Smartphone App Helps Excela Health Connect with Email-Averse Employees
// By Samantha Drake //
The internal communications team at Excela Health, a community health system outside of Pittsburgh, had numerous ways to connect with employees, from the HR newsletter to a variety of social media platforms. Yet employees continuously complained they didn’t know what was going on.
“People would text ‘Nobody ever tells us anything,’” says Jennifer Miele, vice president of marketing and communications at Excela. She wondered what more she could do to get employees’ attention because none of Excela’s goals—improved patient satisfaction, enhanced clinical quality brand, and a strong culture of safety—could be achieved without a strong connection with employees.
Launching an app to communicate with employees via their smartphones is proving to be a highly effective way to connect with Excela’s workforce. In a presentation at the 2017 Healthcare Marketing & Physician Strategies Summit, Miele explained how Excela successfully encouraged employees to embrace the app and how the organization effectively communicates key news through it.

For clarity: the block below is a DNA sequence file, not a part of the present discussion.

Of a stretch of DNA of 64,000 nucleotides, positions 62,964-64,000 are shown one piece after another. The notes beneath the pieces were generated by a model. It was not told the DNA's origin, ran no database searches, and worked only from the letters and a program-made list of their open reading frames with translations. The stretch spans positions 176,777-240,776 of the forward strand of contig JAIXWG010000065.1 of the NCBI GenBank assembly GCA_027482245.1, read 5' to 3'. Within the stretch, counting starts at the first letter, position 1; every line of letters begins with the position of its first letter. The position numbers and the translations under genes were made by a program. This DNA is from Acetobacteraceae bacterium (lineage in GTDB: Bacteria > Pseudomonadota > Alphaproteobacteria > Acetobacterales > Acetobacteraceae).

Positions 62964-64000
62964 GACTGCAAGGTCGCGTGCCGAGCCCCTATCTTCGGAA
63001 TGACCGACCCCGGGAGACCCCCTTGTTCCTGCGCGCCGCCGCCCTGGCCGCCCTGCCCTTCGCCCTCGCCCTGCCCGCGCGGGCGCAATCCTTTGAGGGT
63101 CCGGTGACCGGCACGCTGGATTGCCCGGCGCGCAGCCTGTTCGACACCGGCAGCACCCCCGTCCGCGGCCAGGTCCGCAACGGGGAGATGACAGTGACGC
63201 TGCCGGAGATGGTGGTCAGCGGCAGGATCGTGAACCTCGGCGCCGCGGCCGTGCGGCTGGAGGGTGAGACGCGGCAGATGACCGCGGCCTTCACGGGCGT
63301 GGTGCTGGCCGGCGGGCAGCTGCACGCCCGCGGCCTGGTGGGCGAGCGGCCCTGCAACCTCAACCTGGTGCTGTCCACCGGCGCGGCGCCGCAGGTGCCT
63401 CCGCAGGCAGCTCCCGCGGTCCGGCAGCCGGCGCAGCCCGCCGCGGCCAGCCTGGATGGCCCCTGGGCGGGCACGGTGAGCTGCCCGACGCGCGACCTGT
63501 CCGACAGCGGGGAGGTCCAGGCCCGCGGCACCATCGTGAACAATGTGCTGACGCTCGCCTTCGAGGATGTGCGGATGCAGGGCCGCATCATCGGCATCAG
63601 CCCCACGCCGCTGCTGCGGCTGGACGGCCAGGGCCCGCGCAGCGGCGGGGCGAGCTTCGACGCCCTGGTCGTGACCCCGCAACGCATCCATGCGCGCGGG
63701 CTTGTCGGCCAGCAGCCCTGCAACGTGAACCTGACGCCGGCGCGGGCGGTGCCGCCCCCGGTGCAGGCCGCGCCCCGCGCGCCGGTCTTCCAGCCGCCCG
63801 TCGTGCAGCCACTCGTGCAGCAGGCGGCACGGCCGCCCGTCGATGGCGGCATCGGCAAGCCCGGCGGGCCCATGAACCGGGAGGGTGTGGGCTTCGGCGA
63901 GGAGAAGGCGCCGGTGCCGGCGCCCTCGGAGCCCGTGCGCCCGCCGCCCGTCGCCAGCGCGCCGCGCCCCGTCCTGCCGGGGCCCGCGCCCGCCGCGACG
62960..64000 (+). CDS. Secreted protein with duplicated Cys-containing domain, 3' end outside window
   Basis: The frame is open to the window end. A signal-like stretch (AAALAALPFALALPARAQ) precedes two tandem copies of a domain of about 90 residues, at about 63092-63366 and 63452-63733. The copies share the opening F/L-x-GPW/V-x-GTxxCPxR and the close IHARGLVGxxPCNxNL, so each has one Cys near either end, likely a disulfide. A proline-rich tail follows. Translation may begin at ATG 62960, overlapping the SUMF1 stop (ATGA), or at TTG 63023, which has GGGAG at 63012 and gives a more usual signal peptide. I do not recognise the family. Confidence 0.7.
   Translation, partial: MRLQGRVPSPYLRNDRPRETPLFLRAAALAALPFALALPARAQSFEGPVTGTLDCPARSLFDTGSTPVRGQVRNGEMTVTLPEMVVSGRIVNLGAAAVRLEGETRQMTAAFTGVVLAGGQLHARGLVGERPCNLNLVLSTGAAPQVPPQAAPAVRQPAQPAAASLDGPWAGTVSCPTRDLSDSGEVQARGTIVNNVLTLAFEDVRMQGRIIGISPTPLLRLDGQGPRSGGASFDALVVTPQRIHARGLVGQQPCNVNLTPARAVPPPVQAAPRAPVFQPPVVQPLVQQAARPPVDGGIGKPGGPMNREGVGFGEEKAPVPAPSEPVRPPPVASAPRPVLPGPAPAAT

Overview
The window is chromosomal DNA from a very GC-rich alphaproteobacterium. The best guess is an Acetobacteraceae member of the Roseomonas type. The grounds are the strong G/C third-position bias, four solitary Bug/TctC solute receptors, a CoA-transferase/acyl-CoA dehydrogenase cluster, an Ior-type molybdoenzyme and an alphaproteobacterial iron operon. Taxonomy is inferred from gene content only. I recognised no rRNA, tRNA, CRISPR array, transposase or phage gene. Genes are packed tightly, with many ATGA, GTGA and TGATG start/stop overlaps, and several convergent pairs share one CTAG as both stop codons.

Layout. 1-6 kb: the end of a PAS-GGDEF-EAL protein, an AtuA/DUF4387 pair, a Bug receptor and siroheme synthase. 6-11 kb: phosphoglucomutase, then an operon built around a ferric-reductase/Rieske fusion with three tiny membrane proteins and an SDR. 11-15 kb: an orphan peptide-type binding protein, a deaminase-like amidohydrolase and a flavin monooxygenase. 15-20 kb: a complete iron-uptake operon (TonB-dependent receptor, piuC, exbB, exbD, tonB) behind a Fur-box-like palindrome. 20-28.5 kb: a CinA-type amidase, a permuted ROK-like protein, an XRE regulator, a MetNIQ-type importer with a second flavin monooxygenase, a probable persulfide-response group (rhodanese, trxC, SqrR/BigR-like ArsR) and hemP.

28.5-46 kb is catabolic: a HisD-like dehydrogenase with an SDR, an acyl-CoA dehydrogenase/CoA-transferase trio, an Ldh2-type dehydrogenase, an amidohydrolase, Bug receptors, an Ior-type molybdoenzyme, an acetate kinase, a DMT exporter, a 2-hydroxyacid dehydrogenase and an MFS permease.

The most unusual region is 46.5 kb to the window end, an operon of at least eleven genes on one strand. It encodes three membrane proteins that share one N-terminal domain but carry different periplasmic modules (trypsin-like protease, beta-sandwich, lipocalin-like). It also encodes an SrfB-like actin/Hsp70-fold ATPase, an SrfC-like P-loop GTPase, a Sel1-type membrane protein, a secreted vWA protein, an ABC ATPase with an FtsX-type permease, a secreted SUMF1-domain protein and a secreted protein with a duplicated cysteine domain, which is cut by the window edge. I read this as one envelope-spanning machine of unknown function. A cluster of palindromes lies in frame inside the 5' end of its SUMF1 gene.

Reflecting the healthcare industry in general, the nature of Excela’s workforce presents several communication challenges, Miele said. The three-hospital health system has a highly disparate workforce of 4,800 employees and 735 physicians and allied health professionals spread out over more than 100 locations. Eighty percent of employees are not desk-bound, meaning email communication and other corporate communications went largely unread. In fact, Excela’s IT department reported only 20 percent of the workforce checked their emails. Further, with 10 percent to 15 percent of the workforce retiring each year, the organization’s demographics are changing. In particular, the number of millennials in the workforce is expected to double in the next few years.
All signs pointed to Excela needing to change the way it communicates with employees.
Eager to try something new, Miele says she was set on creating a smartphone app to reach employees. The healthcare organization’s intranet was little used and would be too expensive to update, and other forms of engagement clearly weren’t working. From an internal communications perspective, a smartphone app was the future.
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